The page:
An intermittently slow read, but an important early work in the career of one of the best living German writers.

MORENGA

The German colonial experience in Africa is the subject of this dense, often fascinating 1983 novel by the German author (Midsummer Night, 1998, etc.).

Relations between German colonists and both Herero and Hottentot tribes grow dangerously strained in the former South West Africa (now Namibia) in the early 20th century—and a 34-year-old “Veterinary Lieutenant (i.e., “horse doctor’) identified as Gottschalk arrives, with vague hopes of becoming both a helpful and a civilizing influence (“. . . at some point there will be eyes in this wilderness reading Goethe, ears listening to Mozart”). Excerpts from Gottschalk’s diary express his opposition to genocidal policies carried out in attempts to seize African lands, and are juxtaposed against the tale’s semidocumentary materials. These latter include (rather dry) “Battle Reports” describing campaigns led by uncompromising Teutonic commanders General von Trotha and “daredevil” Colonel Deimling, and (much more interesting) “Regional Studies,” which retell stories of earlier “conquests” (e.g., the misadventures of the hopeful, hapless English missionary Goth, and the failed entrepreneurial efforts of “energetic” surveyor Treptow). Portrayals of native African heroes (like the eponymous Herero leader and his Hottentot counterpart Witbooi) are elliptical and fragmentary, but succeed nevertheless as components of a syndrome of ironic contrasts between the African peoples and their putative superiors. That contrast is succinctly stated in a scientific report alleging that Hottentot society cannot be civilized, because within it “competition is negated by the principle of mutual aid . . . [as lived by] a human type that devotes all its intelligence . . . to the single goal of living comfortably.” The thickness of detail and mastered research are thus efficiently harnessed to Timm’s theme: the devastating consequences of collisions between what are conventionally called civilization and primitivism.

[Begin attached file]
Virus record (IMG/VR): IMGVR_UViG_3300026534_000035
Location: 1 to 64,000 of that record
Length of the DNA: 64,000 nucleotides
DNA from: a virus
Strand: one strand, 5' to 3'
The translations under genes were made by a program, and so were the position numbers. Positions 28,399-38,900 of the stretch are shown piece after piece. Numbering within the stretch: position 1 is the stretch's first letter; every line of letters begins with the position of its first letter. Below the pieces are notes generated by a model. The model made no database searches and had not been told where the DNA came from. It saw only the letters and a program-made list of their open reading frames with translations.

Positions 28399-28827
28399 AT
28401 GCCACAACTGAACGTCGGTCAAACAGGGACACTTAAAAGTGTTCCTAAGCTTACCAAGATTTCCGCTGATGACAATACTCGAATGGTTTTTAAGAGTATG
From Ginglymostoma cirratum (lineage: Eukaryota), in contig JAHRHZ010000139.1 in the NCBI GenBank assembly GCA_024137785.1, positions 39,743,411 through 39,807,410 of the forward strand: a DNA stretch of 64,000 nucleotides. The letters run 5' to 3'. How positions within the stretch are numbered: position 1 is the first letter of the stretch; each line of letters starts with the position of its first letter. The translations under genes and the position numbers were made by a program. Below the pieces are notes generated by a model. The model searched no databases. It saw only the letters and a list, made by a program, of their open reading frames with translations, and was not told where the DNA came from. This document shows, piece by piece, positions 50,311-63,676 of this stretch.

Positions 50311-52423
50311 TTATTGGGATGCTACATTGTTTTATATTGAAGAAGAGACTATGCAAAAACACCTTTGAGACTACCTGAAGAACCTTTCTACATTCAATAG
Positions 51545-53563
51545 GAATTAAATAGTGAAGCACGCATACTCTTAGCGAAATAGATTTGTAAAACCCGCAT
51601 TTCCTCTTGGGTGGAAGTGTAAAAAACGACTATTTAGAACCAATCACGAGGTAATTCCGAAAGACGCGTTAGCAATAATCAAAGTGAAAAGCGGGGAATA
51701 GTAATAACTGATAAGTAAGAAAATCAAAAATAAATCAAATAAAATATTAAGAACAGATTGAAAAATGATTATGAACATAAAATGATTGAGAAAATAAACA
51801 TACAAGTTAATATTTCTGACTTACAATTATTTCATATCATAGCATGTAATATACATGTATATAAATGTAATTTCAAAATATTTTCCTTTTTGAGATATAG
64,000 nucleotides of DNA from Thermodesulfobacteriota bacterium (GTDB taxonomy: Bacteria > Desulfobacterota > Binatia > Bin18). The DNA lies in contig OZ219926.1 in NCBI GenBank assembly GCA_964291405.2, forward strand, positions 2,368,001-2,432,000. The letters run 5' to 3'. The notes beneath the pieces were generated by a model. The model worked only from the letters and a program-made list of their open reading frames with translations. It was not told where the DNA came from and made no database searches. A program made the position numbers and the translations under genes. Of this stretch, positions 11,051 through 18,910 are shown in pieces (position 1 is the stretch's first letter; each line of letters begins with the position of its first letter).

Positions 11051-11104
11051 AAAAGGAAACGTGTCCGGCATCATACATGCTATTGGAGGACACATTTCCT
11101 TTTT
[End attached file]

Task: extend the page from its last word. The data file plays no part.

An intermittently slow read, but an important early work in the career of one of the best living German writers.

Pub Date: Feb. 26, 2003

ISBN: 0-8112-1514-8

Page Count: 384

Publisher: New Directions

Review Posted Online: May 20, 2010

Kirkus Reviews Issue: Jan. 15, 2003

Did you like this book?

No Comments Yet

The writing is merely serviceable, and one can’t help but wish the author had found a way to present her material as...

Reader Votes

  • Readers Vote
  • 12

Our Verdict

  • Our Verdict
  • GET IT

  • New York Times Bestseller

  • IndieBound Bestseller

THE TATTOOIST OF AUSCHWITZ

An unlikely love story set amid the horrors of a Nazi death camp.

Based on real people and events, this debut novel follows Lale Sokolov, a young Slovakian Jew sent to Auschwitz in 1942. There, he assumes the heinous task of tattooing incoming Jewish prisoners with the dehumanizing numbers their SS captors use to identify them. When the Tätowierer, as he is called, meets fellow prisoner Gita Furman, 17, he is immediately smitten. Eventually, the attraction becomes mutual. Lale proves himself an operator, at once cagey and courageous: As the Tätowierer, he is granted special privileges and manages to smuggle food to starving prisoners. Through female prisoners who catalog the belongings confiscated from fellow inmates, Lale gains access to jewels, which he trades to a pair of local villagers for chocolate, medicine, and other items. Meanwhile, despite overwhelming odds, Lale and Gita are able to meet privately from time to time and become lovers. In 1944, just ahead of the arrival of Russian troops, Lale and Gita separately leave the concentration camp and experience harrowingly close calls. Suffice it to say they both survive. To her credit, the author doesn’t flinch from describing the depravity of the SS in Auschwitz and the unimaginable suffering of their victims—no gauzy evasions here, as in Boy in the Striped Pajamas. She also manages to raise, if not really explore, some trickier issues—the guilt of those Jews, like the tattooist, who survived by doing the Nazis’ bidding, in a sense betraying their fellow Jews; and the complicity of those non-Jews, like the Slovaks in Lale’s hometown, who failed to come to the aid of their beleaguered countrymen.